- Bret Easton Ellis
I’ve sent out several queries for The Mist Chasers since the summer. Because I’ve been working for much of that time, I haven’t sent many queries. In fact, I have a list of agents that have accumulated.
I’m in a quandary. I’ve received a few form rejections. But mostly I get something to the effect of, “There’s nothing wrong with the writing.” Then I get, “We don’t know how to properly market it.” The query must be okay if agents are reading pages. And the pages they’re reading aren’t terrible. But they don’t want to take a chance it.
I’ve suspected the premise this manuscript would be tricky ever since I got about ten pages into it. When I realized why the mist was destroying Walmarts (environmental impact) and the source behind the destruction (Mother Nature – a godlike figure. Maybe even God.), I knew it was an odd premise.
So odd that I ignored the rough draft for over a year.
But then I began to have faith in the story. I revised it, sent it to critique buddies and revised it some more. When I began to query, I felt it was my strongest manuscript to date.
Last week, I received this letter from a very respected agent:
“I enjoyed taking a look at your first pages. Your story reminded me of THE MIST by Stephen King. Which is commendable, while adding elements that make it yours. I like that you have strong romantic elements here while incorporating important themes about humanity’s impact on the Earth. One suggestion I have is your main themes seem to be overpowering the central action of your novel. I generally find that while the theme of a story is central to it, it’s often better to reveal it through more subtle means, ie hint dropping, references etc. instead of being so dominant (your main theme seems to be about protecting the planet at humanity’s impact on it; it’s very clear as the mist is destroying Walmarts and hummers etc.) I hope this makes sense.
Unfortunately, I do not feel that I am the right agent to represent this project in today’s competitive market. I just didn’t fall in love with it in a meaningful enough way that I feel I’m the right guy here. With that being said I hope someone will fall in love with your story and give it the time and attention it deserves.”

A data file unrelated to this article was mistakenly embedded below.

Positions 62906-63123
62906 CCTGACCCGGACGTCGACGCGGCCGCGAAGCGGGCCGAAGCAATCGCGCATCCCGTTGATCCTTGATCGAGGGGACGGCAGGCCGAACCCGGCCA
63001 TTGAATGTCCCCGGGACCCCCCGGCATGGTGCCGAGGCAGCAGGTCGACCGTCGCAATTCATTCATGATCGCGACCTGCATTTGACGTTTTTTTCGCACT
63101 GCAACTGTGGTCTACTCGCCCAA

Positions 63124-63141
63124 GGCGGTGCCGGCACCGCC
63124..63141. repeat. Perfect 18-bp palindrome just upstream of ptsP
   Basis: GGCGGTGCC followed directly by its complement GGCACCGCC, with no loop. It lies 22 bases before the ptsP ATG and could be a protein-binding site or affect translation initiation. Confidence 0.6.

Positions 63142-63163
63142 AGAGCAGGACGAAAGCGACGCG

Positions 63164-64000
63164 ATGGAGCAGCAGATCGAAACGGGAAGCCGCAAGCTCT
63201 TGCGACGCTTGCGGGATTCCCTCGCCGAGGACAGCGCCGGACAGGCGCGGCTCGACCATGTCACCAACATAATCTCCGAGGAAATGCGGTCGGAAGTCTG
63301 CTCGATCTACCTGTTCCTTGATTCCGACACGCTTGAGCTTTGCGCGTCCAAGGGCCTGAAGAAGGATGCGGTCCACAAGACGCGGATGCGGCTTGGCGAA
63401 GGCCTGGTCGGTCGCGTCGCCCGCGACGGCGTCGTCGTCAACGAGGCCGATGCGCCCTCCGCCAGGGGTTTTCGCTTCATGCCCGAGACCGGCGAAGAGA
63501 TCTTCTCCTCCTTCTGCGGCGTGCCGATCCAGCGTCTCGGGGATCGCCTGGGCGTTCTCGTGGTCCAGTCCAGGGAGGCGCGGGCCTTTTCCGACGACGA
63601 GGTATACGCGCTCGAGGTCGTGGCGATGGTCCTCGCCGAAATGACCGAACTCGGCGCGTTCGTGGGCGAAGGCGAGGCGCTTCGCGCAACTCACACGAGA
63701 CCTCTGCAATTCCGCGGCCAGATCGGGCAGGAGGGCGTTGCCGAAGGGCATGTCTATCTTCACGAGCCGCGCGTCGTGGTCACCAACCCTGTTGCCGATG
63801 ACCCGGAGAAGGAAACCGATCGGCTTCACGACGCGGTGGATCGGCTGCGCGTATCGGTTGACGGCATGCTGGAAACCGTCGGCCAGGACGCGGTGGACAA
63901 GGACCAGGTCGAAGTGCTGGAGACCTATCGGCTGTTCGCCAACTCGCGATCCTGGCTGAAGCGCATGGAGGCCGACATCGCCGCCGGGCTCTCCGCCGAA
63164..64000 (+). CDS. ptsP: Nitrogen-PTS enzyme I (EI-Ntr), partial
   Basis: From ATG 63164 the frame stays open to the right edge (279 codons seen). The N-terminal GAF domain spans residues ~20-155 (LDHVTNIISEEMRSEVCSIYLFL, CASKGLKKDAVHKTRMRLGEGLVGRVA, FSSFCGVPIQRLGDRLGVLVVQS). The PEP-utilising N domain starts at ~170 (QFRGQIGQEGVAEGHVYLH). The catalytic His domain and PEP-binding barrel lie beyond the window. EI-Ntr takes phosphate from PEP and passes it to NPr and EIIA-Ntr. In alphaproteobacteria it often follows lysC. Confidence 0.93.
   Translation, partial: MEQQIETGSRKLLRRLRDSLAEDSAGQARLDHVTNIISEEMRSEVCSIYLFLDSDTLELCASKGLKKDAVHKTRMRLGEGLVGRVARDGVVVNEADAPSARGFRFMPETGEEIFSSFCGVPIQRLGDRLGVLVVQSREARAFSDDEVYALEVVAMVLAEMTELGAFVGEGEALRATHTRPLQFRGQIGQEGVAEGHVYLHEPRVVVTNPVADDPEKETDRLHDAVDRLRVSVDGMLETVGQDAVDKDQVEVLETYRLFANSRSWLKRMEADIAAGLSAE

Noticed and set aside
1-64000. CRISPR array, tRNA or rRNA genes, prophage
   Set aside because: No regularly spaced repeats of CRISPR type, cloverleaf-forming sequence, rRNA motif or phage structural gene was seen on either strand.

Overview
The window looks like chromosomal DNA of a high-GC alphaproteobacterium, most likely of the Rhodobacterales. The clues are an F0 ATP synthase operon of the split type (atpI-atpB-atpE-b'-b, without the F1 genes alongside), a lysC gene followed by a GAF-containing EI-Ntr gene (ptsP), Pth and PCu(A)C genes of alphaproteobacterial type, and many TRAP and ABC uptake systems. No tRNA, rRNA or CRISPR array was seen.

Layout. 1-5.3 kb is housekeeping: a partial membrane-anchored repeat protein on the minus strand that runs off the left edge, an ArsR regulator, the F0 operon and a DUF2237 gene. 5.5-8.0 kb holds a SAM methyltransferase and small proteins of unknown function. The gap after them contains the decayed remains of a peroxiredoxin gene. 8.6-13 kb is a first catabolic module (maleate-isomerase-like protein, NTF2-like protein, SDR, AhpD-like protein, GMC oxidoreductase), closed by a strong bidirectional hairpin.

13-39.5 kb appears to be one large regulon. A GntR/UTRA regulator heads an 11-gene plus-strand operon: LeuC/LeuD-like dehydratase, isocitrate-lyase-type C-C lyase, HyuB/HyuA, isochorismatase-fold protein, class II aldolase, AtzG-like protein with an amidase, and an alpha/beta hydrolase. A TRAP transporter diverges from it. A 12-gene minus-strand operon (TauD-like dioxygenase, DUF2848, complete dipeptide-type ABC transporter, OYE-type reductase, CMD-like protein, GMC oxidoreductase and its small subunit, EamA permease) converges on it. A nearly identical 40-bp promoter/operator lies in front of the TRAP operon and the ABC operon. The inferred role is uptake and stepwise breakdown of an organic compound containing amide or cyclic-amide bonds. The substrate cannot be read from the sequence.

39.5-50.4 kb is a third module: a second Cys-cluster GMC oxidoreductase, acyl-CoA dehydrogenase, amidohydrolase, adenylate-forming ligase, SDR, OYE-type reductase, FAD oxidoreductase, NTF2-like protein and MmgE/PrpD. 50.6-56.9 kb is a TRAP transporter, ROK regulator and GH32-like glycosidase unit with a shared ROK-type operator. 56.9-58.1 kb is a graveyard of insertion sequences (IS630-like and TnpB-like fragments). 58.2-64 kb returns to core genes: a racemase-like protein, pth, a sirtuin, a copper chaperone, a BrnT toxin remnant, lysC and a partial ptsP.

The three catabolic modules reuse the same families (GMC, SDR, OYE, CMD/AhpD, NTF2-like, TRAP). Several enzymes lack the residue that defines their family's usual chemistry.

I’m not trying to hit readers over the head with this message. Damage caused by the environment is all over dystopian YA right now. But usually it’s after-the-fact, hundreds of years later. We’re given a dysfunction society that sprouts from the destruction. In those cases it’s easier to drop references.
With The Mist Chasers, my characters and the media are reacting in real time; it’s harder to be subtle. There’s over-the-top debate between the protagonist’s two brothers to lighten it up. And there’s also the friendship between the two main characters turning into something else, which often takes over the other plot.
The question is, WHAT TO DO.
I don’t want to shelve it.
I’m not sure how to revise it.
I don’t know if I should keep querying and see where it goes.
Next month, I’ll register for the NESCBWI conference in May. I’ll sign up for a query and ten-page critique. I hope to have Naked Eye completed by then. I think I’m going to bring The Mist Chasers for the ten pages and Naked Eye for the query. Maybe these critiques will help give me direction for both projects.
I’m trying to keep my head up, but right now I feel like in limbo. I hate to be a writer, but not have enough time to clear my head to figure out what to do, let alone make time for writing. It doesn’t feel good to be producing nothing, submitting nothing.
I believe in my story. I need someone else to believe in it too.
When do rejections force you to revise?
When do you decide to shelve a project?
How long do you query a manuscript you believe in?